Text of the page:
‘As the Baby Boomers age and want to stay fit, they’ll also want to avoid injury,” says board-certified sports medicine specialist Dr. Adam Redlich. “That will be very important.”

Redlich will present “Aging Athletes: How to keep a competitive edge and stay fit while avoiding injury as we age,” at the Princeton Public Library on Tuesday, September 11, at 7 p.m. His talk is part of the part of Princeton Senior Resource Center’s ongoing Engaged Retirement & Encore Careers Speaker Series.

Redlich’s sports medicine practice in Robbinsville has treated adult, youth, and even pediatric patients since 2003. He favors a holistic approach that unites conditioning, injury prevention, and, if needed, state-of-the-art treatment.

A major thrust of the September 11 presentation, he says, “will be how aging affects the athlete, how to deal swiftly and efficiently with injuries or aches and pains — or even avoid them.”

For both conditioning and injury prevention — especially for the aging athlete — Redlich strongly advocates cross training: using a variety of related exercises to maintain or increase fitness while avoiding unvarying workouts that invite staleness or injury.

A classic example of cross training is runners who don’t pound the pavement constantly, but spend some workouts biking or swimming. Their joints are given a rest, and their cardiovascular fitness is maintained. It may even be improved.

Athletes young and old, Redlich stresses, “should not be ignoring stretching, flexibility and core strength.” The core, broadly speaking, is the basket of back and abdominal muscles and tendons that help unite the entire body. Core strength is emphasized in yoga.

“I’m really a huge proponent of yoga,” says Redlich, who typically practices the art once a week. He suggests that athletes identify the multitudinous styles (from gentle to “power” yoga) that suits them best. When creating custom workouts for patients he will often include yoga-style exercises that promote flexibility and core strength.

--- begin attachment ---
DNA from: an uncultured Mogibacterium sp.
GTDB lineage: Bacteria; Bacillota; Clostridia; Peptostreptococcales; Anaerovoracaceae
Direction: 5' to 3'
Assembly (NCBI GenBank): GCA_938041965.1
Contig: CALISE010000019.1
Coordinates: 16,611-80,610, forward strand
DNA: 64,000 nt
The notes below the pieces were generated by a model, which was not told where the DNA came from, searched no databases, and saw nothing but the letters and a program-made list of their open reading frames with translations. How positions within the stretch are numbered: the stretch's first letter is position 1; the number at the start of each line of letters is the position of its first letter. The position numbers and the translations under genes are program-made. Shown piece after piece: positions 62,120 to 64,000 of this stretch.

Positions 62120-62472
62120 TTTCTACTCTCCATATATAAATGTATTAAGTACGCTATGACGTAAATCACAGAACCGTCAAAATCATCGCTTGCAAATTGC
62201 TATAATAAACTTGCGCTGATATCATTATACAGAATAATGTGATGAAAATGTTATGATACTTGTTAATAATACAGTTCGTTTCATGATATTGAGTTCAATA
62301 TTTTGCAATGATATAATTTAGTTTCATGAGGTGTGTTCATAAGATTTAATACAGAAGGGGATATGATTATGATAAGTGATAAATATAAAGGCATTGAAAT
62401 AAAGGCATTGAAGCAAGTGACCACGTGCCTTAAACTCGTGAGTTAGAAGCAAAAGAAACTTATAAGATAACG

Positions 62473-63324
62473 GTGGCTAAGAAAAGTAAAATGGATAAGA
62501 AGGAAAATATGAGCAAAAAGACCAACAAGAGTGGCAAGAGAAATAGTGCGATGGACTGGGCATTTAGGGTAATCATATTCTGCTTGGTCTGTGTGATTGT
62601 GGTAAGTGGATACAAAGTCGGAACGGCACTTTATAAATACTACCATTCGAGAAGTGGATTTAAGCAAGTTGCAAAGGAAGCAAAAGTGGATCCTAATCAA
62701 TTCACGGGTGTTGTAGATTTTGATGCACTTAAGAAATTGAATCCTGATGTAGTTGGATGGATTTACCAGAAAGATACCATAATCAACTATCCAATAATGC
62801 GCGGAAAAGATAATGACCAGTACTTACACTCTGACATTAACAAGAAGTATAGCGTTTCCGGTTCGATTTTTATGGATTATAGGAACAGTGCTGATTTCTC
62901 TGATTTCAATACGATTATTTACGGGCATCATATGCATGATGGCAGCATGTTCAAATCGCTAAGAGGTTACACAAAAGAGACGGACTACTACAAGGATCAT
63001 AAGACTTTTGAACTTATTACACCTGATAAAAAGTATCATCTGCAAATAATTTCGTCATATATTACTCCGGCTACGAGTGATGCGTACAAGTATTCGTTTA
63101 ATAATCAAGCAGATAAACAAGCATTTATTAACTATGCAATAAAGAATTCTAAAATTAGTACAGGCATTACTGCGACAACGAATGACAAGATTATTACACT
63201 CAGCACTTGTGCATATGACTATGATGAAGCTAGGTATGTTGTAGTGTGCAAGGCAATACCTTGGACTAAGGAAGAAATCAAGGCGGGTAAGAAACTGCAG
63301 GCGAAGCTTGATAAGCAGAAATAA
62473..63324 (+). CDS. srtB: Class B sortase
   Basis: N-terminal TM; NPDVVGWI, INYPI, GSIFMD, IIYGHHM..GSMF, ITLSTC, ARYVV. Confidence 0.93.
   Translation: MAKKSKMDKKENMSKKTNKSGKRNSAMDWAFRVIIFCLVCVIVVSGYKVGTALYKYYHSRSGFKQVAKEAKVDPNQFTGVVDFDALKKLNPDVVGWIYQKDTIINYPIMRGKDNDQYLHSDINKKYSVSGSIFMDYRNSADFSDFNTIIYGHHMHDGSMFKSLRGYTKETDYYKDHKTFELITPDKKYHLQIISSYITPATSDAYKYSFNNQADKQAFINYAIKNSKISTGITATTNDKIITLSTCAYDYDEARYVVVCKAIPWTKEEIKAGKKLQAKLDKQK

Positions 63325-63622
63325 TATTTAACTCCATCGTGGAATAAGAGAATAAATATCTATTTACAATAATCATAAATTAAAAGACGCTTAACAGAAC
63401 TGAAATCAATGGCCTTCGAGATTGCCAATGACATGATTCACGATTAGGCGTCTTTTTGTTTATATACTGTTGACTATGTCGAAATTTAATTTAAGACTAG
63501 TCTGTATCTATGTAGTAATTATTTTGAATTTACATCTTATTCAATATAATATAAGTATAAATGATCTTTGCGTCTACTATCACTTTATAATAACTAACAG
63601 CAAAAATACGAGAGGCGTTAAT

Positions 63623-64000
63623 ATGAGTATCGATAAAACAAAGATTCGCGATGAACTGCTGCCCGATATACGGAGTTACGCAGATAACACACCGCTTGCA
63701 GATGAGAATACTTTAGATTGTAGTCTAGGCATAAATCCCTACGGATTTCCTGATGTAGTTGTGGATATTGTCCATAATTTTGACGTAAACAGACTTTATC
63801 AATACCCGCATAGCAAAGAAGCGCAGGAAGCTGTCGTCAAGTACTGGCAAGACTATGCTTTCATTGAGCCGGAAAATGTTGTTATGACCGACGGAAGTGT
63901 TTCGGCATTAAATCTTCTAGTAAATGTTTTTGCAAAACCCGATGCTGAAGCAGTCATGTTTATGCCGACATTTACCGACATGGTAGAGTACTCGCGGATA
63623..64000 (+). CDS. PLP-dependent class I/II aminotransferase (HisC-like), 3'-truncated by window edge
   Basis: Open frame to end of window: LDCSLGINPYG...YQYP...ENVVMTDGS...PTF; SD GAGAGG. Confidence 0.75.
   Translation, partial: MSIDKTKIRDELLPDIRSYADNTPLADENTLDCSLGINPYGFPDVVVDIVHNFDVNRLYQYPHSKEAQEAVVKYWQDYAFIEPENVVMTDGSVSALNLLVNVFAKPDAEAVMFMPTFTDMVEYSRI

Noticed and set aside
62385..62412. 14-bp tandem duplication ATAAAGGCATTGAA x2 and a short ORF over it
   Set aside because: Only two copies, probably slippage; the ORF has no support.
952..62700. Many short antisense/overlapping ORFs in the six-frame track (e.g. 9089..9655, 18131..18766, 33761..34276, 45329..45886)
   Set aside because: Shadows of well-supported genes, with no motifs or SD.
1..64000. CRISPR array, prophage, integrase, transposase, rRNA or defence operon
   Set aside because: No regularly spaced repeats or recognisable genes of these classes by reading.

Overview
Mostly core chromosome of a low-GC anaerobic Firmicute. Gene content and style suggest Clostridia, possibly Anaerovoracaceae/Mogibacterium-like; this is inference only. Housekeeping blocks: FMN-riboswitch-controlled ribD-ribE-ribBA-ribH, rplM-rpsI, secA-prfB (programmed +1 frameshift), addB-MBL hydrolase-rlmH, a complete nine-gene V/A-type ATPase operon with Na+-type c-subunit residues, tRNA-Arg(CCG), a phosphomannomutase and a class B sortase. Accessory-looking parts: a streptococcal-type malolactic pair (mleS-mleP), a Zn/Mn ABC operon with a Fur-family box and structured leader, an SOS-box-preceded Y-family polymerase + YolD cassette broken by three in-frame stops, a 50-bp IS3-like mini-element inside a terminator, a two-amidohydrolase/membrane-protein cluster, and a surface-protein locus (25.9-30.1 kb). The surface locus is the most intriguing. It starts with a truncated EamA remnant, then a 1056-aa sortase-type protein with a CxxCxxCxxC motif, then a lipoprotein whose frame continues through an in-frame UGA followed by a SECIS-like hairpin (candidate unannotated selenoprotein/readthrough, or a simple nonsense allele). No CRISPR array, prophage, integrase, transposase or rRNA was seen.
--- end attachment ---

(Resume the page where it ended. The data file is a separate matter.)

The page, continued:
Briefed on Jerry Fennelly’s severe triathlon crash, Redlich (who has completed several sprint triathlons himself) agreed with Fennelly that slowness in processing a re-balancing reaction; being in the first competition of the season; and lack of personal coaching might all have been contributing factors.

One approach to prepare for the unexpected in competition is what Redlich terms “functional training.” These are actions and drills that mimic the body’s natural movements. For example, “plyometric” bounding exercises can not only build explosive power; some can prepare the body for sudden jumps or side-to-side moves. The athlete who only does straight ahead jogging is less prepared during a road race to avoid a pothole that suddenly appears underfoot.

Proprioceptive ability, a sense of the body’s position and equilibrium, is important for simple everyday movement and even more crucial for complex athletic performance. But it may inevitably decline with age. Doing single leg dips or standing on a wobble board — with eyes closed — can do wonders for balance; such drills come under the broad heading of “vestibular” or balance therapy.

“It’s good for athletes who want to prevent falls or want a competitive edge,” says Redlich. He notes that injured athletes will act to reduce pain and swelling, then do physical therapy to regain strength. But they often forget that their proprioceptive skills need to be trained back to former levels.